The nests are not uncommonly invaded by cowbirds; Friedmann (1929) cites several authentic cases in various parts of the bird’s range, and mentions one case in which six eggs of the cowbird and four of the blackbird were found in a single nest. It would seem that a young cQwbird would have small chance of survival in the nest of a species of this size; there seems to be no record of such survival.
Dawson (1923) once found a large “blow snake” coiled just below a nest full of young blackbirds.
According to information given to Ammaun (MS.) by Paul L. Errington, he names the chief predators on young and adult yellowheaded blackbirds, in the probable order of their importance, as mink, great horned owl, marsh hawk, red fox, and muskrat. Said Errington, “I would judge that the heaviest pressure by mink upon the blackbirds occurs in late summer and early fall, probably to a considerable extent upon inunatures at night.” Errington reported that from the spring of 1933 to July 1935, 280 great homed owl pellets were collected, many of them taken when no yellowheads were present; of these, 27 contained a minimum of 36 yellowheads, of which at least 6 were young. From the gullet collections of the young from 12 marsh hawks’ nests, during three seasons, 26 specimens of yellowheads were identified, 5 of which were young. Of the other two predators, Errington has this to say: “Foxes take a variable number of Icteridae other than meadow larks, but I believe that redwings are more apt to occur in their diet than yellow-heads.* * *
The muskrat often has a meat tooth and may very wcll eat blackbirds it finds freshly dead or may even kill an occasional cripple or a very inunature bird that it may find in the water or in some similarly accessible place. However, as an active predator upon blackbirds, I would not say that it rates at all.”
Ammann (MS.) adds: “The three largest of the known destructive agencies were a rise in water level of the lake, a cold rainstorm, a short, violent windstorm. They accounted for the loss of 28.7 percent of all nests and 31.7 percent of all eggs and young (using the total number of eggs as a basis for the latter figure). * * * Internal parasites were found in the alimentary tract of 21.4 percent of the 117 specimens examined. Acarina were found in 17 percent and Mallophaga of four species on 59 percent of the 122 specimens examined.”
Fall: Fautin (1941a) writes:
During the molting period which began in July the Yellow-beaded Blackbirds left the nesting areas and congregated in large flocks in marshes where the growth of cattails, Typha latifoHa, and buirushes was most dense. Here they remained very much in seclusion during the greater part of the day, coming out only in the mornings and evenings to feed. Very often the males were found in one part of the marsh and the females and juvenals in another. This association of the females and juvenals may have been due to the greater attentiveness of the females to the young during their nestling period.* * *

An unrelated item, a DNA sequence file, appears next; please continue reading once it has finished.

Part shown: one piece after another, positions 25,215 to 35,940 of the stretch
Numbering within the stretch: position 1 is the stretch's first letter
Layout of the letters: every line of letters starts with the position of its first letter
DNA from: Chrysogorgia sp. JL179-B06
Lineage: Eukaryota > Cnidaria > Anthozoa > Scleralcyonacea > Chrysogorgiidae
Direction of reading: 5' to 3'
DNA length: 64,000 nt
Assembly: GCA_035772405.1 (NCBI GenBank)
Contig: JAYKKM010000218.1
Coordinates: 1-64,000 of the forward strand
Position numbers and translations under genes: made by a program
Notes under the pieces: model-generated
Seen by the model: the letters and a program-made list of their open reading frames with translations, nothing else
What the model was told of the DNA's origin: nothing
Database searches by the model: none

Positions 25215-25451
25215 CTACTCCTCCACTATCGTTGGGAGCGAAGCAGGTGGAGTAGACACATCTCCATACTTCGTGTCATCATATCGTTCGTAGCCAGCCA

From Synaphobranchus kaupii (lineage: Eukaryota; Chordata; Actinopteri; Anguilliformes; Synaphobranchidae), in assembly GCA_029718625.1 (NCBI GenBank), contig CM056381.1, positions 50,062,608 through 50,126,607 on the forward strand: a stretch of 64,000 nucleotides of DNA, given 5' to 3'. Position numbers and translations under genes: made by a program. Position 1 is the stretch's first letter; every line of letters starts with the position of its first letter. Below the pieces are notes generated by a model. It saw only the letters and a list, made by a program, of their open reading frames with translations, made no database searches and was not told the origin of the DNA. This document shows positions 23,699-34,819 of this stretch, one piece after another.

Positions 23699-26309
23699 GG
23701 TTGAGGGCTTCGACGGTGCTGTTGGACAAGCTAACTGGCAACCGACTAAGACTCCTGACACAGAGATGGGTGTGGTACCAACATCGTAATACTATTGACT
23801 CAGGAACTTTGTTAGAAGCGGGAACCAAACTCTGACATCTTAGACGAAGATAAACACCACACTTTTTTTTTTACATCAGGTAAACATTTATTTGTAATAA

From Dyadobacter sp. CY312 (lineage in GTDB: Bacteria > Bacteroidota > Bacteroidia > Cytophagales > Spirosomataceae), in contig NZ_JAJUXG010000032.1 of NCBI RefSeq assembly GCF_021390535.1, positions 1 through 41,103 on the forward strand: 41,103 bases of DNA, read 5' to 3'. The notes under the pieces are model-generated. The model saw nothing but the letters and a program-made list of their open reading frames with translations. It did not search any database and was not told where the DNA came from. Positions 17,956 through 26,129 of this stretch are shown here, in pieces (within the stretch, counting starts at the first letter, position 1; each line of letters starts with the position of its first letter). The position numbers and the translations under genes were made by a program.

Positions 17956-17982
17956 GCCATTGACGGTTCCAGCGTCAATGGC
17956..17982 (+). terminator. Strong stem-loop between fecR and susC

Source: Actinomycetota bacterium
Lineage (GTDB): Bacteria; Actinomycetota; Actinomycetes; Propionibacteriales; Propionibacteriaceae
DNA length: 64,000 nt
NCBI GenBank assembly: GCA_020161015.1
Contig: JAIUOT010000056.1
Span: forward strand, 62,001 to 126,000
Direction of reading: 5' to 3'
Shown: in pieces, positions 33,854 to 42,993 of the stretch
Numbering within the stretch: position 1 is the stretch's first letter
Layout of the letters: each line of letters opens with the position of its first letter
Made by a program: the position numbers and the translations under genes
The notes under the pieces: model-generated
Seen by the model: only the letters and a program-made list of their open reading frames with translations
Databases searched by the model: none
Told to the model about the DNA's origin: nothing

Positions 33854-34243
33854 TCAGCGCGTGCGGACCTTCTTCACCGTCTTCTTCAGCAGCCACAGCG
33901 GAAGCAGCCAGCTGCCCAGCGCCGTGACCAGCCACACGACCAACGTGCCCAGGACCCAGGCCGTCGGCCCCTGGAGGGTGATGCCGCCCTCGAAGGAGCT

When the autumn molt was near completion, about August 1, the Yellowheaded Blackbirds, together with other species of blackbirds, came out of hiding and roved about in the fields during the day, returning to the cattail marshes to roost at night.
Migration began about September 1. By September 7 only three females could be located in the vicinity of the study areas. One week later a single juvenal male in a flock of about fifty Brewer’s Blackbirds, Euphagus cyanocephatus cycnocephalus, was all that could be found and by September 17 all had left the vicinity of the study area.
Mrs. Bailey (1902) says of the fall wanderings: “From their breeding grounds in the sloughs and tule marshes the yellow-headed blackbirds scatter out and wander over the whole of the western plains country, appearing in flocks with grackles, red-wings, or cowbirds in the characteristic hordes of the fall migration, or in flocks by themselves in fields and meadows, along the roadsides, often in barnyards and corrals, and sometimes in city streets, flocks with pompous, yellow-caped males strutting about among the dull-colored females and young, talking in harsh, gutteral tones.”
At this season the handsome adult males are often seen in flocks by themselves, and the females and young in larger separate flocks.
P. A. Taverner (1934) writes:
The days are spent on the bountiful stubble fields, and the nights in the marshes. A blackbird roost just before sunset is an interesting place indeed. The birds come in from every direction, talking and croaking loudly, in vast black clouds, looking, on the horizon, like wisps of smoke blowing before the wind. They pitch into a bed of reeds already occupied by earlier arrivals, until each stalk seems strung with big, black beads. At the onslaught of the incoming contingent, birds are dislodged right and left, there is a babel of protesting voices and a fluttering of many wings that whirr loudly in the still air as the surface of the green marsh boils with black forms seeking new resting places. The confusion gradually subsides until the next arriving flock starts the hubbub over again .
Thus it goes on as the sun sinks, until all are in, and then the evening wind chases waves over the soft green surface of the reed beds, without revealing a hint of the hordes of black bodies beneath that are resting through the stillness of the night.
Winter: The yellow-headed blackbirds, having withdrawn from the northern portions of their breeding range, spend the winter in the southern United States and northern Mexico. They are still to be found, however, in some of the extreme southern parts of their summer range in more or less reduced numbers. In their winter range, they roam about over the fields and plains in enormous mixed flocks, visiting the ranches, barnyards, and poultry farms, much as they did in the fall.